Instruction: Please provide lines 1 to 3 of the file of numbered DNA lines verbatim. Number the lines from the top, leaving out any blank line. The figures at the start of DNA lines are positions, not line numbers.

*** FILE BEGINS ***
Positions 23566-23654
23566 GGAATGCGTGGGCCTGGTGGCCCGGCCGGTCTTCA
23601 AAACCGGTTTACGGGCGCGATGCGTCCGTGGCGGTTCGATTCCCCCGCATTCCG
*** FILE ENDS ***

Positions 23566-23654
23566 GGAATGCGTGGGCCTGGTGGCCCGGCCGGTCTTCA
23601 AAACCGGTTTACGGGCGCGATGCGTCCGTGGCGGTTCGATTCCCCCGCATTCCG